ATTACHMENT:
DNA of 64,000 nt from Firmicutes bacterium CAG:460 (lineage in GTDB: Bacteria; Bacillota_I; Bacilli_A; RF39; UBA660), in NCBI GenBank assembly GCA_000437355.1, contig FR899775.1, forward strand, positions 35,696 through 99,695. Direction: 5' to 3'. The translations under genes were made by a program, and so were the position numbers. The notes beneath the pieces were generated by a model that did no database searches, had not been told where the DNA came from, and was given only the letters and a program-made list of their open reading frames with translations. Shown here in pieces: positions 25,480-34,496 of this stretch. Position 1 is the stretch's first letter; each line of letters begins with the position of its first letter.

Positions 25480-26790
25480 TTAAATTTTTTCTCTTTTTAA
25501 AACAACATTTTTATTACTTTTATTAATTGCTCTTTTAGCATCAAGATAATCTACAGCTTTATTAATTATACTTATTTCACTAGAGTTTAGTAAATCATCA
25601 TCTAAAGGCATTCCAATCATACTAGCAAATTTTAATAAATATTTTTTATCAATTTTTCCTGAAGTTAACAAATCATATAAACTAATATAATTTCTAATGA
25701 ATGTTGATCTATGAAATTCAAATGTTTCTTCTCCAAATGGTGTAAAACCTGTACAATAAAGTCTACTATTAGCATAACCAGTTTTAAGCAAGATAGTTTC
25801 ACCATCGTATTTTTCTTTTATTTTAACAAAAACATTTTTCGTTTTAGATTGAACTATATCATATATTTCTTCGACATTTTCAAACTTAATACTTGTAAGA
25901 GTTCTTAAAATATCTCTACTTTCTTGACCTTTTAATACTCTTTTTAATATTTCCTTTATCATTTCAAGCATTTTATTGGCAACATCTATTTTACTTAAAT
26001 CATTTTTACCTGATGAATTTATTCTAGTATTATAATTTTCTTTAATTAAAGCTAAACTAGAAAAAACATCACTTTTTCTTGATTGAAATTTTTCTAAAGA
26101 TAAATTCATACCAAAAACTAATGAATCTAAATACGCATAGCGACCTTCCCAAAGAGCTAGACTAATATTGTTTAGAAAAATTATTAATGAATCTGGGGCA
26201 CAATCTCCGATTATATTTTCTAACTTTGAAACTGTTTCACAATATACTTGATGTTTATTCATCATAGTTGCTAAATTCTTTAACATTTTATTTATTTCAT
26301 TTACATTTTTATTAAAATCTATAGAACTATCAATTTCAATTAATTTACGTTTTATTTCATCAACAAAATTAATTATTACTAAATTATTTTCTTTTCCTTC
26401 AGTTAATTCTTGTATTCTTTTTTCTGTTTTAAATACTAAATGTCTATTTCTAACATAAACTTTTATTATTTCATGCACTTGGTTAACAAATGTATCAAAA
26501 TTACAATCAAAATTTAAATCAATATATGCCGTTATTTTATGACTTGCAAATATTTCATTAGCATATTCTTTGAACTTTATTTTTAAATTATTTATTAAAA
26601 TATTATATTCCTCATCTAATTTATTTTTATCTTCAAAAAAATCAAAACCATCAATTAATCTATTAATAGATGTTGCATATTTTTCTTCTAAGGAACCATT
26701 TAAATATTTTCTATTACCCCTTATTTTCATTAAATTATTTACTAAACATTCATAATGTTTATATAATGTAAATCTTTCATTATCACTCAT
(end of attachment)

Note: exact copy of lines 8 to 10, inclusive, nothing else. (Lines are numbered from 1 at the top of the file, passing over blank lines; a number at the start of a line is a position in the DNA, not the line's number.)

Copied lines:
25901 GTTCTTAAAATATCTCTACTTTCTTGACCTTTTAATACTCTTTTTAATATTTCCTTTATCATTTCAAGCATTTTATTGGCAACATCTATTTTACTTAAAT
26001 CATTTTTACCTGATGAATTTATTCTAGTATTATAATTTTCTTTAATTAAAGCTAAACTAGAAAAAACATCACTTTTTCTTGATTGAAATTTTTCTAAAGA
26101 TAAATTCATACCAAAAACTAATGAATCTAAATACGCATAGCGACCTTCCCAAAGAGCTAGACTAATATTGTTTAGAAAAATTATTAATGAATCTGGGGCA